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J Neurophysiol. 1995 Sep;74(3):1083-94.

Responses of cells in the tail of the caudate nucleus during visual discrimination learning.

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Laboratory of Neuropsychology, National Institute of Mental Health, Bethesda, Maryland 20892-4415, USA.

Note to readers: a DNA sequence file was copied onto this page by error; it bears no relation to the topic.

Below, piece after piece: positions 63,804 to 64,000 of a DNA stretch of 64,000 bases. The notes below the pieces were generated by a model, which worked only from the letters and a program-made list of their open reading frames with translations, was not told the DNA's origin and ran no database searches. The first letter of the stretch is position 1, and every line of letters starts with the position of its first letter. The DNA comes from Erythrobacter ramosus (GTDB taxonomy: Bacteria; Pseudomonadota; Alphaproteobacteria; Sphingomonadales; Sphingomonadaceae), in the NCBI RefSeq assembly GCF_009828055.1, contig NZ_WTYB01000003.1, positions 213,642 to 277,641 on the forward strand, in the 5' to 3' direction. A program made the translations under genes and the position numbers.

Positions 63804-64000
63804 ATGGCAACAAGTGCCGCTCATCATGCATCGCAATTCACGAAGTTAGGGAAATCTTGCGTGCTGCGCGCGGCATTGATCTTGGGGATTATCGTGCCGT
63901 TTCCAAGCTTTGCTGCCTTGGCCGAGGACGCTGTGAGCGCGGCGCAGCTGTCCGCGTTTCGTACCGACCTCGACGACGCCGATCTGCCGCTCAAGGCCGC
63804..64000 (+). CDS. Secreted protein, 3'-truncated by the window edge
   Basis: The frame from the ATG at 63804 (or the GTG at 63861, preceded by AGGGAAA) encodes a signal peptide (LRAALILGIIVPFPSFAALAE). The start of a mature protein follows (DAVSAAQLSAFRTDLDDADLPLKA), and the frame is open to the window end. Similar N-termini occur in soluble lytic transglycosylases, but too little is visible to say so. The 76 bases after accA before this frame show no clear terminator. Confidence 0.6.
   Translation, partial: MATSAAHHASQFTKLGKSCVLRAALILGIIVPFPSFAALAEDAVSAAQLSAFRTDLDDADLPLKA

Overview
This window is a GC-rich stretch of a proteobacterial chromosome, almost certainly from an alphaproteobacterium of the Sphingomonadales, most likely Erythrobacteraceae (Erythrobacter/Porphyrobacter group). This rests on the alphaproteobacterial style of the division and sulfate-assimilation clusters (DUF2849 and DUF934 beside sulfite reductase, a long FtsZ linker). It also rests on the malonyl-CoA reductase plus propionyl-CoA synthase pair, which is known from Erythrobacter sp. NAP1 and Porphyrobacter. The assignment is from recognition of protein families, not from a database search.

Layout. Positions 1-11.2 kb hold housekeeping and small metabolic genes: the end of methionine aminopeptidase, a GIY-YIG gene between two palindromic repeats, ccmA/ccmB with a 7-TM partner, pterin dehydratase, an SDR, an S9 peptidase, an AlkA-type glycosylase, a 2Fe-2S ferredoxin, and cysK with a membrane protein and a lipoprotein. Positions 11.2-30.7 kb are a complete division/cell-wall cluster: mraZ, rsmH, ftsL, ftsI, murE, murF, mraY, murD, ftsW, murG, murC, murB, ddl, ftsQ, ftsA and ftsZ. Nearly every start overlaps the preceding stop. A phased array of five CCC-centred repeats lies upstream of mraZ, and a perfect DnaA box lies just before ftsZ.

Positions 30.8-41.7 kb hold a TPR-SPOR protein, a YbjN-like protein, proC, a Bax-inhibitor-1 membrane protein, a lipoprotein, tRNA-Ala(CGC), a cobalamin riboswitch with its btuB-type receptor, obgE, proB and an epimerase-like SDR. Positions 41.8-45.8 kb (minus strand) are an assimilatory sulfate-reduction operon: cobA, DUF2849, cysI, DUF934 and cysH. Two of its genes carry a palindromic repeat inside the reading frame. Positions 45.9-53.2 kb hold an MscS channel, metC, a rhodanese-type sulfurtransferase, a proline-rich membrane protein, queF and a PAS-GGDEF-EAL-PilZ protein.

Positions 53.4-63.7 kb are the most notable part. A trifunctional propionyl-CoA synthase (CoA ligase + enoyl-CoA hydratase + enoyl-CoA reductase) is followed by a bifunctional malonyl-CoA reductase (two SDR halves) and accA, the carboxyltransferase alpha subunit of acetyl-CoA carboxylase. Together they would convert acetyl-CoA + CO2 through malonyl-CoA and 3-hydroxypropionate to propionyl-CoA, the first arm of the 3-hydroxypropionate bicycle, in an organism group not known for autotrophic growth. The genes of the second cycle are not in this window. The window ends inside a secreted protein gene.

1. The tail of the caudate nucleus and adjacent ventral putamen (ventrocaudal neostriatum) are major projection sites of the extrastriate visual cortex. Visual information is then relayed, directly or indirectly, to a variety of structures with motor functions. To test for a role of the ventrocaudal neostriatum in stimulus-response association learning, or habit formation, neuronal responses were recorded while monkeys performed a visual discrimination task. Additional data were collected from cells in cortical area TF, which serve as a comparison and control for the caudate data. 2. Two monkeys were trained to perform an asymmetrically reinforced go-no go visual discrimination. The stimuli were complex colored patterns, randomly assigned to be either positive or negative. The monkey was rewarded with juice for releasing a bar when a positive stimulus was presented, whereas a negative stimulus signaled that no reward was available and that the monkey should withhold its response. Neuronal responses were recorded both while the monkey performed the task with previously learned stimuli and while it learned the task with new stimuli. In some cases, responses were recorded during reversal learning. 3. There was no evidence that cells in the ventrocaudal neostriatum were influenced by the reward contingencies of the task. Cells did not fire preferentially to the onset of either positive or negative stimuli; neither did cells fire in response to the reward itself or in association with the motor response of the monkey. Only visual responses were apparent. 4. The visual properties of cells in these structures resembled those of cells in some of the cortical areas projecting to them. Most cells responded selectively to different visual stimuli. The degree of stimulus selectivity was assessed with discriminant analysis and was found to be quantitatively similar to that of inferior temporal cells tested with similar stimuli. Likewise, like inferior temporal cells, many cells in the ventrocaudal neostriatum had large, bilateral receptive fields. Some cells had "doughnut"-shaped receptive fields, with stronger responses in the periphery of both visual fields than at the fovea, similar to the fields of some cells in the superior temporal polysensory area. Although the absence of task-specific responses argues that ventrocaudal neostriatal cells are not themselves the mediators of visual learning in the task employed, their cortical-like visual properties suggest that they might relay visual information important for visuomotor plasticity in other structures. (ABSTRACT TRUNCATED AT 400 WORDS).

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